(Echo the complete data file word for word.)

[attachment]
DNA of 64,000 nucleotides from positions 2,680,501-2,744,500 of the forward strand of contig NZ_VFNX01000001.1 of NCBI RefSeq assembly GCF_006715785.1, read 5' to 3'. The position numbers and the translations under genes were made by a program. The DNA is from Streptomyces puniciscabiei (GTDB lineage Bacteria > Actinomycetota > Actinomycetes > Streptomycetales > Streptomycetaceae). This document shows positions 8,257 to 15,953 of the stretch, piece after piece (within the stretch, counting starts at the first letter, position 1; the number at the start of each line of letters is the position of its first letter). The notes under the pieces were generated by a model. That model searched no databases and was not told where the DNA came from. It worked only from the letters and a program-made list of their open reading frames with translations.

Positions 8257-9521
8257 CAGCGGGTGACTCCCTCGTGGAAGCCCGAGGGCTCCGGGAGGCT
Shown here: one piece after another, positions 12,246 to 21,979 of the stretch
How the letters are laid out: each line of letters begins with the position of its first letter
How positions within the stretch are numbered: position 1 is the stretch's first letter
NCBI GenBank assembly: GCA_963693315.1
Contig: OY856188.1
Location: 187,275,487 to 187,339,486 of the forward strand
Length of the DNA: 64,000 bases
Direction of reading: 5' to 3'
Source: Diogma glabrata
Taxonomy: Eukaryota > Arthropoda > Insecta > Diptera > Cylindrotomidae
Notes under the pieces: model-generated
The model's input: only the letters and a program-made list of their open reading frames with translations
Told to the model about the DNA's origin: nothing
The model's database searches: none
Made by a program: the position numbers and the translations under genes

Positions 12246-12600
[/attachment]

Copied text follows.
DNA of 64,000 nucleotides from positions 2,680,501-2,744,500 of the forward strand of contig NZ_VFNX01000001.1 of NCBI RefSeq assembly GCF_006715785.1, read 5' to 3'. The position numbers and the translations under genes were made by a program. The DNA is from Streptomyces puniciscabiei (GTDB lineage Bacteria > Actinomycetota > Actinomycetes > Streptomycetales > Streptomycetaceae). This document shows positions 8,257 to 15,953 of the stretch, piece after piece (within the stretch, counting starts at the first letter, position 1; the number at the start of each line of letters is the position of its first letter). The notes under the pieces were generated by a model. That model searched no databases and was not told where the DNA came from. It worked only from the letters and a program-made list of their open reading frames with translations.

Positions 8257-9521
8257 CAGCGGGTGACTCCCTCGTGGAAGCCCGAGGGCTCCGGGAGGCT
Shown here: one piece after another, positions 12,246 to 21,979 of the stretch
How the letters are laid out: each line of letters begins with the position of its first letter
How positions within the stretch are numbered: position 1 is the stretch's first letter
NCBI GenBank assembly: GCA_963693315.1
Contig: OY856188.1
Location: 187,275,487 to 187,339,486 of the forward strand
Length of the DNA: 64,000 bases
Direction of reading: 5' to 3'
Source: Diogma glabrata
Taxonomy: Eukaryota > Arthropoda > Insecta > Diptera > Cylindrotomidae
Notes under the pieces: model-generated
The model's input: only the letters and a program-made list of their open reading frames with translations
Told to the model about the DNA's origin: nothing
The model's database searches: none
Made by a program: the position numbers and the translations under genes

Positions 12246-12600